Take the above 1979 Harley-Davidson XLH1000 Sportster. We had one of these Ironheads when they were new, and they were pretty stupid bikes. The brakes were useless (worst we've ever squeezed). The vicious engine vibration limited excursions to maybe 50 miles max. The generator failed repeatedly. The starter demanded a 100 percent charge (as opposed to 99.9 percent) and still needed a threat with a hammer. The bike didn't handle, didn't crack it on, and flaked paint like dandruff. And if you ever took a peek in the primary case, the oil had turned to emulsion paint. But it was a pretty cool junior Hog at a time when all HDs were very rare on the street, and it attracted exactly the right kind of people (i.e. girls). Most of all, the Sporty made us feel that life was great (as opposed to today when we think life is merely tolerable, but is probably still great).
Well, this example is anticipating £6,500 - £7,500 and is listed as unregistered. We don't know actually what that means. But if the bike has never seen a licence plate, it's a snip at that price. Otherwise, it's probably a little optimistic for a used Sportster of that vintage (but might be a good investment machine). There are no further details yet, but we'll be watching this closely to see if the past thirty-odd years has been kind to these motorcycles, or whether history has no intention of rewriting itself.
In 1979, a Harley-Davidson Sportster such as this cost around £3,400 - £3,600 new. And that helps put the price of the new bikes into perspective where a 2016 883cc Iron costs around £7,500. Not bad for three and a half decades of inflation, especially when the Iron handles (reasonably well), stops (reasonably well) has a rubber-mounted engine, is equipped with a decent alternator, starts like a nagging wife, mostly keeps the oil inside, and returns reasonable performance for an air-cooled, pushrod, single-carbed, environmentally emasculated V-twin.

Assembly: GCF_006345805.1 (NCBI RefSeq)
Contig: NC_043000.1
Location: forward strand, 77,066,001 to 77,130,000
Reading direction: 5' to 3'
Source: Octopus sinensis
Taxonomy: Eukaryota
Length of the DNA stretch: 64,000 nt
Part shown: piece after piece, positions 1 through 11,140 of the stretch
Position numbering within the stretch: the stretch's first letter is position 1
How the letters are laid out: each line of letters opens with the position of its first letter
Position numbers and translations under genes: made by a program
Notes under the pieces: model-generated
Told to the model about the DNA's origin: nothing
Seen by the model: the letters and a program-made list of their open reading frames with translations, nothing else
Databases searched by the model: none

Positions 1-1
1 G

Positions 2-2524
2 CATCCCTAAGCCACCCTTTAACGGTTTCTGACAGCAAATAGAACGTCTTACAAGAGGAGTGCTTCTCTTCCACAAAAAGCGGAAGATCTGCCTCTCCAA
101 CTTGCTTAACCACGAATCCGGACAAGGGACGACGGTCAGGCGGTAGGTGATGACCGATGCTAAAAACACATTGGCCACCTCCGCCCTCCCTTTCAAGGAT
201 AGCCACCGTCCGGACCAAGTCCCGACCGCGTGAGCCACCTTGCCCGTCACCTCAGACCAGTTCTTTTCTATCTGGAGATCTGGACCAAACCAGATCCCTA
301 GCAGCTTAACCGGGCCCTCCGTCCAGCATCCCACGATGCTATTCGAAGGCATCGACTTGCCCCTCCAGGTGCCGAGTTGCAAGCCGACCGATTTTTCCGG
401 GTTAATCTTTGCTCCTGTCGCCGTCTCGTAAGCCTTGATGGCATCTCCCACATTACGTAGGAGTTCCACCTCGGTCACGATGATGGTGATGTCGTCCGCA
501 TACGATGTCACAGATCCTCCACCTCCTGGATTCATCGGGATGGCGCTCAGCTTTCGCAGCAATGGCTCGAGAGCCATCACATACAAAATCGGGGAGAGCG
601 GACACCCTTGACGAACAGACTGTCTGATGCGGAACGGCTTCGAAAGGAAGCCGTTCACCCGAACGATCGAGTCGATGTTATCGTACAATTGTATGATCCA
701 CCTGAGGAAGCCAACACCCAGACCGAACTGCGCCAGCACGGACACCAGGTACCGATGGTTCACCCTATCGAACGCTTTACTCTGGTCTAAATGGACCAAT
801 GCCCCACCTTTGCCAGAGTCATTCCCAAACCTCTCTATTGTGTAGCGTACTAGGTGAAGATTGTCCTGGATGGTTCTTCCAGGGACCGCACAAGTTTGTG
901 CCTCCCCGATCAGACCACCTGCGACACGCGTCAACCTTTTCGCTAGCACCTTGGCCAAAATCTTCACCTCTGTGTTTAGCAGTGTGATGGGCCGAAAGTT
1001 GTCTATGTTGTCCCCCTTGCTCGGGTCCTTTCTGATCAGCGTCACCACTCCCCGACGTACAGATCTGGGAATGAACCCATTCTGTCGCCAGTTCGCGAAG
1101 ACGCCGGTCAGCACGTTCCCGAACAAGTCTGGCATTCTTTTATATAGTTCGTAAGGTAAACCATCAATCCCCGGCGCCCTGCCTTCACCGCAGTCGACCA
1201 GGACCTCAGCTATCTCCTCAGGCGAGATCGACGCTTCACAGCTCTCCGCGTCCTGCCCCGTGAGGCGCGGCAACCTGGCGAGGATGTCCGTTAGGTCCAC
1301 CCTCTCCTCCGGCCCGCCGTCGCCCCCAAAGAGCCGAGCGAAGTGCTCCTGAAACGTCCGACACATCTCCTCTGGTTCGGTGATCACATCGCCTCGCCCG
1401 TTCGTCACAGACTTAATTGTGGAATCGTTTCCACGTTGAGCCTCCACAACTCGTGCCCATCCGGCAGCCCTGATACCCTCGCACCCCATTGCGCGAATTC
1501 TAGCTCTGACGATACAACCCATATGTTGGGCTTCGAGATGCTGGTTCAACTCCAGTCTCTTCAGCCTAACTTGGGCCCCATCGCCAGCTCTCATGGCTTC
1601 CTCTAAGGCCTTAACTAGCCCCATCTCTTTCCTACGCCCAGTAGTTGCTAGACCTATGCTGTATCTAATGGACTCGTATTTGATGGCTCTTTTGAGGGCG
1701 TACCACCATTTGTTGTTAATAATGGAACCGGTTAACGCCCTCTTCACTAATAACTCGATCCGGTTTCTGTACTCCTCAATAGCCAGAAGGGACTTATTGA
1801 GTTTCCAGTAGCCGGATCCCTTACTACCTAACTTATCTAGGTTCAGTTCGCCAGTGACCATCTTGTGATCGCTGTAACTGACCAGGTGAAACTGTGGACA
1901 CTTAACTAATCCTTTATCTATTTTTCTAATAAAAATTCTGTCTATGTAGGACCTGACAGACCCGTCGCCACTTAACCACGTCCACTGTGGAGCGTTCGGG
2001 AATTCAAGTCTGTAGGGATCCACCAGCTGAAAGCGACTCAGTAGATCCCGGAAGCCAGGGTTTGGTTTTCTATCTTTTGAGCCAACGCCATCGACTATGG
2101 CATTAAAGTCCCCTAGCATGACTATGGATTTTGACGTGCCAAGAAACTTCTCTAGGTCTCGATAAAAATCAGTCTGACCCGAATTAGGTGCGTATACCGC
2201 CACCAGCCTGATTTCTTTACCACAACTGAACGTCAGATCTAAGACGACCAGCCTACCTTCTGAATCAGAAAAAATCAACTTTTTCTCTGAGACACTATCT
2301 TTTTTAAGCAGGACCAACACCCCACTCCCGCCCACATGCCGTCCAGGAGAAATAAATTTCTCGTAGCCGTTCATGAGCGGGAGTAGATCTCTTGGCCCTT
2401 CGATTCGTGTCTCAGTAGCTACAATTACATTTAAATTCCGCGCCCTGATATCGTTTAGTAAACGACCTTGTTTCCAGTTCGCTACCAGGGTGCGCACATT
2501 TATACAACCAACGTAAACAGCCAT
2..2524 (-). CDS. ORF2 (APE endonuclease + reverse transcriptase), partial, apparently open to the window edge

Beyond that, and more perhaps seriously, H&H is fielding the following:
▲ c1980 Egli-Vincent by Patrick Godet. H&H is expecting to sell this 1,000cc Vinnie for between £50,000 and £60,000. And if you don't fancy blue, there's a near identical one on offer in black.
▲ 2004 Matchless 500cc G50 Beale Replica. In classic racing circles, these lightweight bikes are still contenders. And so they should be. George Beale is an ex-Isle of Man TT winner and a master builder. No details on this bike yet. But that looks like a Ceriani fork up front, and a 6-speed gear cluster in a magnesium case is de rigueur. The estimate is £25,000 - £27,000 which looks about right.
▲ 2011 500cc Tonkin Tornado. Molnar frame. Fontana front wheel. If you're looking for a street legal Manx Norton, Steve Tonkin could be the bloke to talk to. Check YouTube for a video of either this bike, or one that's very similar. The estimate has been posted at £25,000 - £27,000. The ultimate British cafe racer? Maybe.
▲ We also like this diminutive 1959 250cc BSA C15S. It sits just right. It looks like easy-going, backroad fun. And C15s generally have a nice, unfussed feel. But in the current market, the £5,500 - £6,500 estimate looks a little strong. Hard to see it fetching anything above £4,000.
You can find The Imperial War Museum at Duxford at the Cambrigeshire end of the M11 motorway around 55 miles north of London. Here's a postcode: CB22 4QR. Great place for a motorcycle auction. Hundreds of classic/WW2 aircraft on display.
The 1979 Ironhead Sportster didn't sell
The c1980 Godet-Vincents didn't sell